What exactly is the function of Graham’s Number? What was R. L. Graham proving?

Well, it’s used in a very difficult and relatively new region of combinatorial mathematics known as Ramsey Theory. There’s a mathematical problem in Ramsey Theory, a fairly difficult one to explain and an extremely difficult one to solve. But here’s the explanation anyway.

Before you can understand the question, you need to understand a bit of Ramsey Theory. Firstly, let’s find out what a complete graph is. A complete graph order N (which is written KN) consists of N points, all of them joined to all the others. For example, K1 is just one lone point all on its own. K2 is two points, joined by a line. K3 is three points joined to make a triangle. K4 is a four points joined to make a square, with a cross in the middle to join the diagonally opposite points. K5 is a pentagon with a five-pointed star inscribed in it. you know what I'm talking about. A pentagram.

Now, imagine taking two pens, say, red or blue, and randomly colouring all the lines. Sure, you get a pretty pattern, but if you look at the pattern, there might be smaller patterns. For instance, you might find three points which are all joined by red lines to make a red triangle. That’s a red K3! Now, you understand that if you colour the lines randomly, you might not get a triangle. That’s true. However, if you make the complete graph big enough, and then colour all the lines, then even if you colour them randomly, you are guaranteed to get either a red or a blue triangle. All you need is a big enough graph.

How big is big enough?

Now, there are variations on this question. Suppose, for instance, that you use three colours instead of two. Or suppose you wanted to find not a triangle, but a square? Or a snake of eight lines?

As long as the complete graph is big enough, you will find that you get all of these things, no matter how randomly you colour them. But finding out “how big is big enough” is very difficult mathematically speaking as the numbers get insanely huge. As big as Graham’s Number, in fact.

So here’s the ultra-tough question that Graham was trying to solve.

“Two-colour the diagonals of an N-dimensional hypercube. What is the smallest N such that there must exist a K4 of one colour whose vertices are coplanar?"

Don’t waste time trying to crack it yourself... you’ll fail. Honest. The answer to this question is yet to be found, but the man studying it, R. L. Graham, did the next best thing and came up with an upper limit. That upper limit is Graham’s Number.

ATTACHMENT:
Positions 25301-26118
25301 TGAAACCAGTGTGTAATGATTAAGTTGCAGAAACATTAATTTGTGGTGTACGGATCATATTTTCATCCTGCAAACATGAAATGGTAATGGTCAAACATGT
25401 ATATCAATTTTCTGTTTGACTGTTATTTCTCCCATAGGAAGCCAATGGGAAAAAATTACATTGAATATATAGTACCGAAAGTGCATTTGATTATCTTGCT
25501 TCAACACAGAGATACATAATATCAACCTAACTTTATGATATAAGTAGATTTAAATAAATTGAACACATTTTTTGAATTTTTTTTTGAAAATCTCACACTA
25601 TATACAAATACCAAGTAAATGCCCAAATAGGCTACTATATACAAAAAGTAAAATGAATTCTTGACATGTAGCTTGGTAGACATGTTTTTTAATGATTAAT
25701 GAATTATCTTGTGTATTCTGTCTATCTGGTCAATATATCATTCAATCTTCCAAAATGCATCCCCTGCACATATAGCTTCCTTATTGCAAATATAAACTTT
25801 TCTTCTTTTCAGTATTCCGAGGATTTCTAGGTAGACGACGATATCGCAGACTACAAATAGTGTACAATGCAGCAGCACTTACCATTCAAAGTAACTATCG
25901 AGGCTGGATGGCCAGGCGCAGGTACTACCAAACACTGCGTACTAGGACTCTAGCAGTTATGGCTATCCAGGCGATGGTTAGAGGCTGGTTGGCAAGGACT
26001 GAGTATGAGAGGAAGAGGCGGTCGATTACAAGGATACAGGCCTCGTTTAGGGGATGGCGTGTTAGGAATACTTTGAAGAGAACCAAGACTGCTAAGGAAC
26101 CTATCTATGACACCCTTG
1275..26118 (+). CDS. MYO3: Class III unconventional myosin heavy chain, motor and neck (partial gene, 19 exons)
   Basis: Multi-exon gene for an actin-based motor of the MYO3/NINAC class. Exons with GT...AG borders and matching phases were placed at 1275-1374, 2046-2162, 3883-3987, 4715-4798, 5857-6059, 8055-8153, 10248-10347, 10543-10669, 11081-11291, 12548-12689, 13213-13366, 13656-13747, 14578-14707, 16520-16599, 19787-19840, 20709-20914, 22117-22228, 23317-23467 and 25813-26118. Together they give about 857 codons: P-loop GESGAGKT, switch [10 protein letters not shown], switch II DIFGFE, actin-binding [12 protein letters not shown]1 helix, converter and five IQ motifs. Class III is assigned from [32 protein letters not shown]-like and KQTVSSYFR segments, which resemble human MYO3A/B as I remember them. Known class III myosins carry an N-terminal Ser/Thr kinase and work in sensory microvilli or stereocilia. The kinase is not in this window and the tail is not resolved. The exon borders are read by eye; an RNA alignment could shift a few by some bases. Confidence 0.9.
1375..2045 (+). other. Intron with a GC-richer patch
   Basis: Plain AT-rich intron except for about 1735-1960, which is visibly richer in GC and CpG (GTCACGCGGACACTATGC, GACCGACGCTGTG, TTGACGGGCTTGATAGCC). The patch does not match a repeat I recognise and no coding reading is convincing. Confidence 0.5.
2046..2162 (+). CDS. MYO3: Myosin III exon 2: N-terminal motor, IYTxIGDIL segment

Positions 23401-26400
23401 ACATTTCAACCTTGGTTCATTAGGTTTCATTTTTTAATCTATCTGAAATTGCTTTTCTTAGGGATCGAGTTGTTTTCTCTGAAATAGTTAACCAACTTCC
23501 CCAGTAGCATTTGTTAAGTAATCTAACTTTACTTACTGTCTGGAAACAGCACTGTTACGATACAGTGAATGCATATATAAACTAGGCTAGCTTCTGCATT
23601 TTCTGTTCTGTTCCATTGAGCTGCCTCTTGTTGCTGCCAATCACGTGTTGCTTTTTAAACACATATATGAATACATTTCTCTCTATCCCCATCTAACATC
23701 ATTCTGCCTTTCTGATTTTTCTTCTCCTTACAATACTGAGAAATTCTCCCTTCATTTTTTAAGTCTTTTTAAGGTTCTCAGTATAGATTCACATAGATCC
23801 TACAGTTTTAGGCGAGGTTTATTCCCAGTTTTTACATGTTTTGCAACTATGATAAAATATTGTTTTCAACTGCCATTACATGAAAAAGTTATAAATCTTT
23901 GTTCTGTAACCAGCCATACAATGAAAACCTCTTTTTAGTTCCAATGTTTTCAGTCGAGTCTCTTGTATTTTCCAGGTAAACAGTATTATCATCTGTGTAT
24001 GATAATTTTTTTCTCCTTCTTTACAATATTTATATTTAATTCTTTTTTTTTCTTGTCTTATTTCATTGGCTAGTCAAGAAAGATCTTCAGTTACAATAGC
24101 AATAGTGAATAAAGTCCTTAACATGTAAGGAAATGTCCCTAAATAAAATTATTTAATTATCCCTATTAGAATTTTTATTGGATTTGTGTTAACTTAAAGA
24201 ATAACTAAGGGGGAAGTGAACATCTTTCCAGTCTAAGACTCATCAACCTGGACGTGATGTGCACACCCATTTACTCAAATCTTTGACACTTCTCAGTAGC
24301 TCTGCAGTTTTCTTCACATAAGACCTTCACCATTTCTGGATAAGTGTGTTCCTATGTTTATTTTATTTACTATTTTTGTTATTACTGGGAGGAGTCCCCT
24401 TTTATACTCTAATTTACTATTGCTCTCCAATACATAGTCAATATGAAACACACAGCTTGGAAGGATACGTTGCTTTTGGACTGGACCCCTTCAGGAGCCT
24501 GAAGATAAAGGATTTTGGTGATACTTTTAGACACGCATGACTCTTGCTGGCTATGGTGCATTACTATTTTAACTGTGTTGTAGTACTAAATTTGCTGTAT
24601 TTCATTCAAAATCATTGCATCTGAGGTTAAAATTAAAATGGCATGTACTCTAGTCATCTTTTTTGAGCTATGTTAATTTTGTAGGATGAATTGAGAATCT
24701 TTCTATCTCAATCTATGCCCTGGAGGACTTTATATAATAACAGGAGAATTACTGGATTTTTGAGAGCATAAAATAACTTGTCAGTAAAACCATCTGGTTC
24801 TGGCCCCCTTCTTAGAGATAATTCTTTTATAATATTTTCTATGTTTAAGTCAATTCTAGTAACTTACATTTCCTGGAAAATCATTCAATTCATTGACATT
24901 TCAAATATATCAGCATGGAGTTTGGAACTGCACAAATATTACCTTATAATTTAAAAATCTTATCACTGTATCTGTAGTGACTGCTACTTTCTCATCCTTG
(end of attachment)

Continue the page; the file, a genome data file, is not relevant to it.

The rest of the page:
According to the most recent set of studies, the solution for N is probably 6.

Now there’s a nice number that the human mind can comprehend without melting. That’s nearly all from me, folks, I just want to round it off by saying that I hope that, when you go home and see your miserable little millions, billions, and googolplexes, you laugh, think of Graham’s Number, and realise that infinity is much, much bigger than most people imagine. Thank you, and goodnight.

A correction to Seqram's writings.

(Brackets are a total pain at this point, so please know that stuff like 3^4^5^2 should be taken to mean 3^(4^(5^2)) and NOT ((3^4)^5)^2. Just warning you.)

3^^1 = 3
3^^2 = 3^3
3^^3 = 3^3^3
3^^4 = 3^3^3^3 etc.

Therefore

3^^^3 = 3^^3^^3 = 3^^7,625,597,484,987 which is NOT 3^(7,625,597,484,987^7,625,597,484,987), but actually,

= 3^3^3^3^...^3^3

where there are 7,625,597,484,987 threes in the sequence. This sequence is called a power tower, and is pronounced "A power tower of seven trillion, six hundred and twenty-five billion, five hundred and ninety-seven million, four hundred and eighty-four thousand, nine hundred and eighty-seven threes". If you wrote it out, you’d have a 3, then another three just above it and to the right, then another one… until you had 7,625,597,484,987 threes in the tower. That, alone, would take even a machine a couple of years to do.

3^^^3 is already a monumentally big number. This number has no real-world equivalent at all. We left them all behind a long time ago. It’s impossible for a human mind to conceive of this number, though its construction (you know, the power tower) is just conceivable. Plus it can be (technically) be written out in a proper mathematical form. Where was I?

3^^^^3

Now this is a seriously big number, very, very much larger than 3^^^3 or indeed any other number you probably know about. If it wasn't a single step in the construction of Graham's Number then I wouldn't be surprised to find it was the largest number in the world.

3^^^^3
= 3^^^3^^^3
= 3^^^(a power tower of 7,625,597,484,987 threes)
= 3^^3^^...^^3^^3^^3^^3 where there are 7,625,597,484,987 threes in the list.
= 3^^3^^...^^3^^3^^7,625,597,484,987
= 3^^3^^...^^3^^(a power tower of 7,625,597,484,987 threes)

... If you keep expanding it you get

A power tower of (a power tower of (a power tower of… (a power tower of 7,625,597,484,987 threes) … threes) threes) threes

where there are 7,625,597,484,987 power towers. See arrow notation.

The remainder of the construction is as Seqram said.

Thanks to krimson for setting me straight on some of this.